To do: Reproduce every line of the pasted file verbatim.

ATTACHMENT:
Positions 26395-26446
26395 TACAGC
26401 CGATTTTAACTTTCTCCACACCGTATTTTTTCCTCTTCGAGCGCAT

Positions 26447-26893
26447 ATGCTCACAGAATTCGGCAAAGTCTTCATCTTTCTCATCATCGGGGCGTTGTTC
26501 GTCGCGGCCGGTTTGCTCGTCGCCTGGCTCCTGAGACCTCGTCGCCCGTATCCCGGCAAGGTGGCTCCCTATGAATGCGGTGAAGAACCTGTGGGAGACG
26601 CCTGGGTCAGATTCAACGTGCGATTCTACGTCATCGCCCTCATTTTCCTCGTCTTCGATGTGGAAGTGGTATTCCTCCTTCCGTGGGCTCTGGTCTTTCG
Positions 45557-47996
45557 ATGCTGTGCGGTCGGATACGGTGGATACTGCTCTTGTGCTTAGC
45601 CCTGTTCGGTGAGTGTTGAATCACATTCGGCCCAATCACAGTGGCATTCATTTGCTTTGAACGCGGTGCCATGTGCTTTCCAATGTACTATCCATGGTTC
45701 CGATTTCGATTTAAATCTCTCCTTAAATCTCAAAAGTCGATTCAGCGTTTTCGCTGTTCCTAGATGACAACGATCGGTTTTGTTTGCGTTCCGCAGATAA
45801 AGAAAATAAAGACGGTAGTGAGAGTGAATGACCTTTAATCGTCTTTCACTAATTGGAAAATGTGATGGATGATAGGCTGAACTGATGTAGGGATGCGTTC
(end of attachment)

Positions 26395-26446
26395 TACAGC
26401 CGATTTTAACTTTCTCCACACCGTATTTTTTCCTCTTCGAGCGCAT

Positions 26447-26893
26447 ATGCTCACAGAATTCGGCAAAGTCTTCATCTTTCTCATCATCGGGGCGTTGTTC
26501 GTCGCGGCCGGTTTGCTCGTCGCCTGGCTCCTGAGACCTCGTCGCCCGTATCCCGGCAAGGTGGCTCCCTATGAATGCGGTGAAGAACCTGTGGGAGACG
26601 CCTGGGTCAGATTCAACGTGCGATTCTACGTCATCGCCCTCATTTTCCTCGTCTTCGATGTGGAAGTGGTATTCCTCCTTCCGTGGGCTCTGGTCTTTCG
Positions 45557-47996
45557 ATGCTGTGCGGTCGGATACGGTGGATACTGCTCTTGTGCTTAGC
45601 CCTGTTCGGTGAGTGTTGAATCACATTCGGCCCAATCACAGTGGCATTCATTTGCTTTGAACGCGGTGCCATGTGCTTTCCAATGTACTATCCATGGTTC
45701 CGATTTCGATTTAAATCTCTCCTTAAATCTCAAAAGTCGATTCAGCGTTTTCGCTGTTCCTAGATGACAACGATCGGTTTTGTTTGCGTTCCGCAGATAA
45801 AGAAAATAAAGACGGTAGTGAGAGTGAATGACCTTTAATCGTCTTTCACTAATTGGAAAATGTGATGGATGATAGGCTGAACTGATGTAGGGATGCGTTC